Kottke links to an article comparing time estimates between Apple Maps, Google Maps, and Waze by Artur Grabowski. The observations are interesting (if imperfect, as the author notes, since there were only so many variables he was able to control for): Waze tended to underestimate how long a trip would take, while Apple Maps tended to overestimate. As Artur notes, this has an impact on the user experience:
For Apple, Maps is a basic solution for its average user who wants a maps solution out of the box. Apple Maps does not directly drive ad or subscription revenue for Apple so there is less reason for Apple to incentivize iOS users to use Apple Maps over other solutions. However, Apple does care about user experience, and sandbagging trip time estimates so that users arrive at their destination on time results in a great user experience. Hence, I believe that Apple is intentionally conservative with estimated arrival times.
At the other extreme, Waze (Alphabet) makes money through ads when you use their app. What better way to get people to use your navigation app than by over-promising short trip times when no one takes the time to record data and realize that you under-deliver? If an unsuspecting user opens Apple Maps and sees a 34-minute route and compares that to 30-minutes in Waze, the deed is done. Now Waze has a life-long customer who doesn’t realize they’ve been hoodwinked and Waze can throw at them stupidly annoying ads.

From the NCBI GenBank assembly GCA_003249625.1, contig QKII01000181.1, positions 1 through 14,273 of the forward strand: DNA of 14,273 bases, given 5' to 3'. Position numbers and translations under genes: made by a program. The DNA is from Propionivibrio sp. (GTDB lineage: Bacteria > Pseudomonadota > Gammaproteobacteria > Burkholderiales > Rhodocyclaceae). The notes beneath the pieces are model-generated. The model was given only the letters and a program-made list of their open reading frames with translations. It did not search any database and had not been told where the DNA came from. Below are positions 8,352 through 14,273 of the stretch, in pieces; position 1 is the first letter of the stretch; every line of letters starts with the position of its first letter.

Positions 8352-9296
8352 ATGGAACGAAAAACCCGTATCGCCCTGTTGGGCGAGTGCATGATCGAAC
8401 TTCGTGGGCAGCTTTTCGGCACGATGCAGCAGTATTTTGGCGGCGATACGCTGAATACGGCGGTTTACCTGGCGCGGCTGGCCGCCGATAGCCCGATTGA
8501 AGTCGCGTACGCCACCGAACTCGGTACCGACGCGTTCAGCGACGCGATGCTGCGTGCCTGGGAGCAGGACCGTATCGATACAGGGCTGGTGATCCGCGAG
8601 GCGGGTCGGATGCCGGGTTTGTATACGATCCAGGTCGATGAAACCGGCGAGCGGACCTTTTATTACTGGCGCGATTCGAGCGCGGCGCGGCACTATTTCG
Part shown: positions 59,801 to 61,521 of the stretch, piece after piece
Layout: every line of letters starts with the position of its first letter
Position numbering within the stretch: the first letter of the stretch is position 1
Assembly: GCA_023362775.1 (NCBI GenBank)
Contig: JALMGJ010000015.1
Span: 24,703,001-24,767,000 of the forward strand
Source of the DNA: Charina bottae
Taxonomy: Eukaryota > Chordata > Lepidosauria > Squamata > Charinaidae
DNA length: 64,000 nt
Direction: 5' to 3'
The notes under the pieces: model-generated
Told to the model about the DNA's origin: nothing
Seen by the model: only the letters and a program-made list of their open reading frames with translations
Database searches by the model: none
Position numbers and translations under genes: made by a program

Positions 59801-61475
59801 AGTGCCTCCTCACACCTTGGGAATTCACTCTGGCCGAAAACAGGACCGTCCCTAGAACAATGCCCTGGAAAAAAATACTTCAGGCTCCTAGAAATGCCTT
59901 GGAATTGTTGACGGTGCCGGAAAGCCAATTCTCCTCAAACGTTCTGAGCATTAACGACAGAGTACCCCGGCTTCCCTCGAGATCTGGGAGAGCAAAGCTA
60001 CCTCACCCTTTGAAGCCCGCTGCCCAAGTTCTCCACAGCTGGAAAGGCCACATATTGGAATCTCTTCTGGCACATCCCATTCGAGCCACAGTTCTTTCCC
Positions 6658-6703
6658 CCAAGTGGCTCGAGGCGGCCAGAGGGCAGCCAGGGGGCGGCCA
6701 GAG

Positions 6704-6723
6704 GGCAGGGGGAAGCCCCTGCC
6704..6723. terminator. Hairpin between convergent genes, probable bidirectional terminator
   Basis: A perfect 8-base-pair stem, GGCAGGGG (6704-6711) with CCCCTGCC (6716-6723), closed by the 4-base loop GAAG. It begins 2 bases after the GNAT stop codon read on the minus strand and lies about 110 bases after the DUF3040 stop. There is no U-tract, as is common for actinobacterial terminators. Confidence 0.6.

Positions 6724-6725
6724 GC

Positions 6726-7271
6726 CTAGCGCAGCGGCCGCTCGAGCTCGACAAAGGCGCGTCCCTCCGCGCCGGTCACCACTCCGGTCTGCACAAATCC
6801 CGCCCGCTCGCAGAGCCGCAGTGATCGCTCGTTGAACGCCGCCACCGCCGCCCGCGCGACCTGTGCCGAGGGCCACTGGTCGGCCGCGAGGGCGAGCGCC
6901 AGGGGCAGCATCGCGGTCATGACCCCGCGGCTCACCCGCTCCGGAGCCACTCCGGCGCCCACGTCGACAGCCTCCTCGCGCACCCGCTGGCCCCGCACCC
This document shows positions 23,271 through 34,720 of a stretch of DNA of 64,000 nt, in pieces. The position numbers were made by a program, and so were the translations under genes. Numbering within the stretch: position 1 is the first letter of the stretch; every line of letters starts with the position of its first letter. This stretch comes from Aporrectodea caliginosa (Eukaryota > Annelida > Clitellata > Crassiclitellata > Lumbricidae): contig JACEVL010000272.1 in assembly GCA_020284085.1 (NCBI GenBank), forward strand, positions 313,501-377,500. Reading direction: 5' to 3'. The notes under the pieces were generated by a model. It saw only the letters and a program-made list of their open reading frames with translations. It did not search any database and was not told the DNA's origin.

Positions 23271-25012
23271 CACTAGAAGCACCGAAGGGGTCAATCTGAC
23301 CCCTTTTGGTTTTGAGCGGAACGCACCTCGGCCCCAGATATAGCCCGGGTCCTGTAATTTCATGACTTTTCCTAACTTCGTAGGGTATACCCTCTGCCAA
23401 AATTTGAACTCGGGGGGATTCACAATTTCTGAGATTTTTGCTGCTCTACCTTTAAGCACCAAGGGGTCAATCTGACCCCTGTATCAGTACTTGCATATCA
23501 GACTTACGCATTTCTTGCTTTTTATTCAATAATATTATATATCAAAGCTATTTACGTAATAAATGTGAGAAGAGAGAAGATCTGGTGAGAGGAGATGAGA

That’s the thing: advertising definitely impacts user experience, and it’s often in more subtle ways than just product placement or overt advertising. It can impact how designers and developers think about what they’re building, and what they choose to focus on. You can see it elsewhere, too: think about the shift in newsfeeds away from a chronological feed and towards an algorithmic one. As Jason notes:
If that’s happening with your mapping app, just think of how your search results, Facebook newsfeed, and Instagram feed are manipulated to be more amenable to advertising.
Via Warren Ellis, Stowe Boyd has an article wondering Is Medium Following The Facebook Playbook? (It’s sort of ironic that the post is on Medium, but whatever.) This is written sort of in response to an interview with Matt Klinman by Sarah Aswell, How Facebook is Killing Comedy, which is also well worth your time to read.
Ev Williams, the founder and CEO of Medium, is actively discouraging the publication model that was what attracted a long list of publishers to the platform, which provided at least a few mechanisms for individual expression at the publication level: ordering of stories on the home page, recruiting contributions, and organizing by topics. Many of those publishers have left, or abandoned their publications. (I shut down Work Futures (workfutures.io) a few weeks ago, and departed for Substack and the recast Work Futures (workfutures.org).)